Watching all the coverage of the Beaconsfield miners, reminded me that mining is a very tough way to earn a living. My grandfather, Walter Lumsden was a coal miner in the Frances Colliery in Kirkcaldy, Scotland. Born in 1914, he first went down the pit when he was 13, in the days when you mined coal with a bar and a hammer and a canary came along to monitor for gas. Miserable working conditions. When he came home, he would have a bath in the living room, to get most of the dust off and the wounds healed a little. He was lucky and didn’t get too badly injured and managed to get out of the mine before neumoconiosis took over. He got out when he was in his early 40s and became a gardener for the mine manager, allowing his lungs to recover. He lived until he was 88. Most of his contemporaries died much earlier. He wouldn’t let his son go down the mine, despite the lure of greater money. He lived in the same house for 40 years, never learned to drive, invented a now established breed of canary, the Fife Fancy, in 1951, and became a champion breeder and well respected international judge. He was a tireless fundraiser for charity, along with my Grandmother and was runner up in the Scottish Old Age Pensioner of the Year one year. Anyway, he crammed a lot of living in his years.

Clicket goes Global

No pitches, no cricketers, no infrastructure, no problem, as the Chinese set out to develop the nobel game. With a bottom up approach, involving young people, and a plan to play Test Cricket within 20 years,things are moving forward rapidly. From ban qiu, ("ban" for wooden board, bat, and "qiu" for ball) of the 1850s, the game has now moved to being the shen shi yun dong. (the Noble Game)

Sunday, May 14, 2006

Saturday, May 13, 2006

Sick of Annoying Flash Adverts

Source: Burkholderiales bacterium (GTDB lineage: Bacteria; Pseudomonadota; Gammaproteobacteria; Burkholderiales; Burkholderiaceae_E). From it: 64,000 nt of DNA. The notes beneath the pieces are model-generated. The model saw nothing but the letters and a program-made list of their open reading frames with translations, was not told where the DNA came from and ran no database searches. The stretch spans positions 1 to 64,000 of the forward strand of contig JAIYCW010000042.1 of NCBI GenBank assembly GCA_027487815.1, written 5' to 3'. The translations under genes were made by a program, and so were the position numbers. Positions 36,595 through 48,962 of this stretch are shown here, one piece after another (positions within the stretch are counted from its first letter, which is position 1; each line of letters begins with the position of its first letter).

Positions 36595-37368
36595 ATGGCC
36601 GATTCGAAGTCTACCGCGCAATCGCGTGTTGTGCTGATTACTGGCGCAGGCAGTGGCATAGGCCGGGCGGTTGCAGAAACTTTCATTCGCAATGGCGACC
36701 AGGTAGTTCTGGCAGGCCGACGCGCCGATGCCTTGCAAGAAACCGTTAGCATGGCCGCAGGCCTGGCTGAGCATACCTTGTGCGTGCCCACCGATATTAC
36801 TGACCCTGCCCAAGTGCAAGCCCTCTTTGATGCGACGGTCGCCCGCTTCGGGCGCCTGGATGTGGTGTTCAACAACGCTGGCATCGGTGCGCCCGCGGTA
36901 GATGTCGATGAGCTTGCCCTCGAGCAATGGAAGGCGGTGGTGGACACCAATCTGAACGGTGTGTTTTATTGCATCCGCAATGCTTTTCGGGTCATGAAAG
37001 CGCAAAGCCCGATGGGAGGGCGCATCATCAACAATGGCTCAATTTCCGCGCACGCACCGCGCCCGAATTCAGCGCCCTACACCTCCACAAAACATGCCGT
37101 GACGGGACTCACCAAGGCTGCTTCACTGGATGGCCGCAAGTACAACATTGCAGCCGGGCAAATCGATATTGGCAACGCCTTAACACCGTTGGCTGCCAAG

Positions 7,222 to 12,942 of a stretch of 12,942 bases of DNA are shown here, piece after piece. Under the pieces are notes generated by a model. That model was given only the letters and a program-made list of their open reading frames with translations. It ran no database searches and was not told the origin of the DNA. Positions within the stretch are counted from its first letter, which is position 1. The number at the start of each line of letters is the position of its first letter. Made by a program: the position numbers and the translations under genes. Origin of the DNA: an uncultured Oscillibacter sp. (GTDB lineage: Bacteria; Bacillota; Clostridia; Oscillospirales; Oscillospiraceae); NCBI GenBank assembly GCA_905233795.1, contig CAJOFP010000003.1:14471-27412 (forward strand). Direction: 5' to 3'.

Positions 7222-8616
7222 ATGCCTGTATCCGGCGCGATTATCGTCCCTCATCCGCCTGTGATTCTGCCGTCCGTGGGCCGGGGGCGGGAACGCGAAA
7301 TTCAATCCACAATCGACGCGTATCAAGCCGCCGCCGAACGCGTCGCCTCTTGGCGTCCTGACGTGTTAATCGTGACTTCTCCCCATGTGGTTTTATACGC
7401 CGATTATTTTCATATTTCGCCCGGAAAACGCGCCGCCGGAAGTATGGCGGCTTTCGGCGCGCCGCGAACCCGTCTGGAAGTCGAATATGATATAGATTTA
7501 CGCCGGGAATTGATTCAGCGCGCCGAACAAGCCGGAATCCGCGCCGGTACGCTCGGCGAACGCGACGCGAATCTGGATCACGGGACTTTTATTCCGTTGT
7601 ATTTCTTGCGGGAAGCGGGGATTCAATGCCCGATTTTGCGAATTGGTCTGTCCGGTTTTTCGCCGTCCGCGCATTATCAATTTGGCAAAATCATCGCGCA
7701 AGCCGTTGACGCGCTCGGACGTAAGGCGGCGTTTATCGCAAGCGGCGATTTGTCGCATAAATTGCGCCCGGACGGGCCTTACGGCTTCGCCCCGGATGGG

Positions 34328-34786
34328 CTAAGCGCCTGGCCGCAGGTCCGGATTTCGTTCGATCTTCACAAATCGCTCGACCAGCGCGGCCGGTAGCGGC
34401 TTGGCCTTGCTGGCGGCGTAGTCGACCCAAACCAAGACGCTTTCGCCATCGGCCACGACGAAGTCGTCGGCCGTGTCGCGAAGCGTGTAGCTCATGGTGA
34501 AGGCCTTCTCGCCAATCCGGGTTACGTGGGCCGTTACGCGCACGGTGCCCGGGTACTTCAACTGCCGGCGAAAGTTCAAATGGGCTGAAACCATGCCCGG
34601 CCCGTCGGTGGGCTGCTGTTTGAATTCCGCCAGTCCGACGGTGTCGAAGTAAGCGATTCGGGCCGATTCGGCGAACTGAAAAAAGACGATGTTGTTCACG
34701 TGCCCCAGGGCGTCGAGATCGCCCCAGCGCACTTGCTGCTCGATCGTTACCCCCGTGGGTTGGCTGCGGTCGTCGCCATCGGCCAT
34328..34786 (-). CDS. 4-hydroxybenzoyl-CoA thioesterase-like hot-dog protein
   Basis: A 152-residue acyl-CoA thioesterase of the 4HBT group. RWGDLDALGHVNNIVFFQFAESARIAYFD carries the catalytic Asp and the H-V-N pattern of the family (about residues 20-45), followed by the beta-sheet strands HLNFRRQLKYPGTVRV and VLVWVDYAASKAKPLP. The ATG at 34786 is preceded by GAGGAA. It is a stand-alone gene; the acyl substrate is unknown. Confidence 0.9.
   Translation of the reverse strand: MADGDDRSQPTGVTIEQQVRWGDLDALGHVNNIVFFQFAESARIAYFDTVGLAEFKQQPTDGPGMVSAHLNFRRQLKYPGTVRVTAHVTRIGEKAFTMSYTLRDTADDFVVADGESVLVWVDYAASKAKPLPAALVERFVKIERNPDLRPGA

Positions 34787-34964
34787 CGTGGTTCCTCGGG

Get Flashblock
I did. It really works and surfing is much faster. Goodbye annoying adverts.

Tuesday, May 09, 2006

UFO's Just Plasma - How Disappointing!

Truth is out there: UFOs just plasma

LONDON: Britain's defence intelligence chiefs have come up with a detailed scientific explanation to solve the mystery of unidentified flying objects.

After a four-year inquiry, they have concluded that most UFO sightings can be explained by a little-understood atmospheric phenomenon.

Defence Intelligence Staff scientists describe how glowing "plasmas" of gas are created by charges of electricity. Airflows then sculpt the plasmas into aerodynamic shapes which appear to fly at extraordinary speeds through the sky.

Their report is emphatic that UFOs do not come from alien civilisations or hostile powers, but equally it does not dismiss those who claim to have seen them as fantasists or hoaxers.

Instead, the scientists say such plasmas can play tricks on the mind, creating vivid impressions.

They note that "local (electromagnetic) fields ... have been medically proven to cause responses in the temporal lobes of the brain".

As a result, UFO witnesses may suffer from "extended memory retention and repeat experiences" induced by the plasmas.

Their report says that, though UFOs have "defied credible description" as to their cause, they are confident they now have "a reasonably justified explanation".

Sunday, May 07, 2006

Superhero ABC

Silly and wacky, and armed with the most unusual powers, these heroes are out to save the world one letter at a time! Bubble-Man blows big bubbles at bullies, and Laughing Lass Laughs at Lawbreakers! Bob McLeod, who has penned for Marvel Comics turns his attention to children's books. My son loved the pictures and the rhymes. Power Pup Protects Pets from the Pound and Good Girl shoots Great Gobs of Goo at Gangsters.

Dog Tail Semaphore

Dogs tails are the most expressive part of their body. Happy and the tail wags frenetically. Sad and the tail is glued to the body. Indifferent and it flies at half mast. As Phillip Adams notes, perhaps humans could benefit from such an expressive signal, but it would be hard to function with such a visually expressive way of demonstrating how we are feeling, something that we don't deal with very well.

Comrade Laika Space Dog

I learned courtesy of the Australian Magazine Goodbye Section, that Laika the Space Dog died from overheating in the maiden animal flight in space. Apparently at least 57 canines were launched into space between the late 1950s and mid-1960s. Not sure how many came back. Sounds like it would be a good topic for a book for my 5 year old would be space explorer.